Editorial - Wednesday, October 22: Whitlam legacy lives on
FOUR decades since he was unceremoniously booted from office, and one day after he died, Gough Whitlam still divides opinions utterly.
There are many who revere his time in office, and just as many who loathed his government and still do today. Few seem to fit in between.
No matter what side you are on, it is unarguable that Mr Whitlam was one of the most significant figures in Australian politics. Essentially, he created modern Australian politics, taking it from the shadow of the Second World War and the Cold War into the era dominated by the Baby Boomers.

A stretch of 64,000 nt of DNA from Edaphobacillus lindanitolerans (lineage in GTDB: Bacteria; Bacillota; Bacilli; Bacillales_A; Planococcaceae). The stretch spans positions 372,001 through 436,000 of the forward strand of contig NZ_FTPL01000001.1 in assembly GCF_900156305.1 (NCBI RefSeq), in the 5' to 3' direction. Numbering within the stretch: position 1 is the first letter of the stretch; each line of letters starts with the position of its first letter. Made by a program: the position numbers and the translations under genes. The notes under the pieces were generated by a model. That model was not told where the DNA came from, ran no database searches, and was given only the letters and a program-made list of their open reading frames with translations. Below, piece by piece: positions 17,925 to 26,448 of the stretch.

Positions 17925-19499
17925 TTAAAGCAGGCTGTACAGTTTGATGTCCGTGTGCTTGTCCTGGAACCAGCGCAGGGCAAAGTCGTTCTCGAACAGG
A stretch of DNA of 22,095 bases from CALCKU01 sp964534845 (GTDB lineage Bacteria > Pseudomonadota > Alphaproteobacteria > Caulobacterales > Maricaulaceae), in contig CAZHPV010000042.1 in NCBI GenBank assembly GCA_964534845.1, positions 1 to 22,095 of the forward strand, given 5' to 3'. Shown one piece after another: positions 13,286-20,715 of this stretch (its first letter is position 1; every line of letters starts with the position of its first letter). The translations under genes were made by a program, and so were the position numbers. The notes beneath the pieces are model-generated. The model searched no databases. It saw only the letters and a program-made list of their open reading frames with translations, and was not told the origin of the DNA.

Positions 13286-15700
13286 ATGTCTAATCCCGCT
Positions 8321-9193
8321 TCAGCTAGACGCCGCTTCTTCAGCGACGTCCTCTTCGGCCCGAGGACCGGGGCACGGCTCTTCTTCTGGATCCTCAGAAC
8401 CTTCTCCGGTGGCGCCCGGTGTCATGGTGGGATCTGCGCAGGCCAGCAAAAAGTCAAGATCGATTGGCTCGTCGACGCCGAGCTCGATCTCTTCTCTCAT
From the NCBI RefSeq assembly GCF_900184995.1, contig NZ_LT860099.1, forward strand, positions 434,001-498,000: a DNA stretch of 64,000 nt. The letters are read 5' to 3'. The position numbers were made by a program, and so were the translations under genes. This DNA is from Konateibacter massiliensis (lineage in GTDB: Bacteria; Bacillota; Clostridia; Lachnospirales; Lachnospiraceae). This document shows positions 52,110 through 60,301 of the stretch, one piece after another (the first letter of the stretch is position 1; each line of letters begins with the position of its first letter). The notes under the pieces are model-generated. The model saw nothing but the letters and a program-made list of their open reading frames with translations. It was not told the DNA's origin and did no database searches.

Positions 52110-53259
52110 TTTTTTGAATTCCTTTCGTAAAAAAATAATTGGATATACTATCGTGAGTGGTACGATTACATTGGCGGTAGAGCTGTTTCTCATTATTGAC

And as chaotic as his government often was (today's politics just doesn't have characters like Jim Cairns and Junie Morosi or Rex Connor and Tirath Khemlani, although Clive Palmer might come close), history has been far kinder than the voters were in 1975, when, after being dismissed, Mr Whitlam lost the subsequent election in a landslide.
The Whitlam Government's record has stood the test of time and achievements such as universal healthcare, free tertiary education, relations with China and no-fault divorce have shaped the nation since.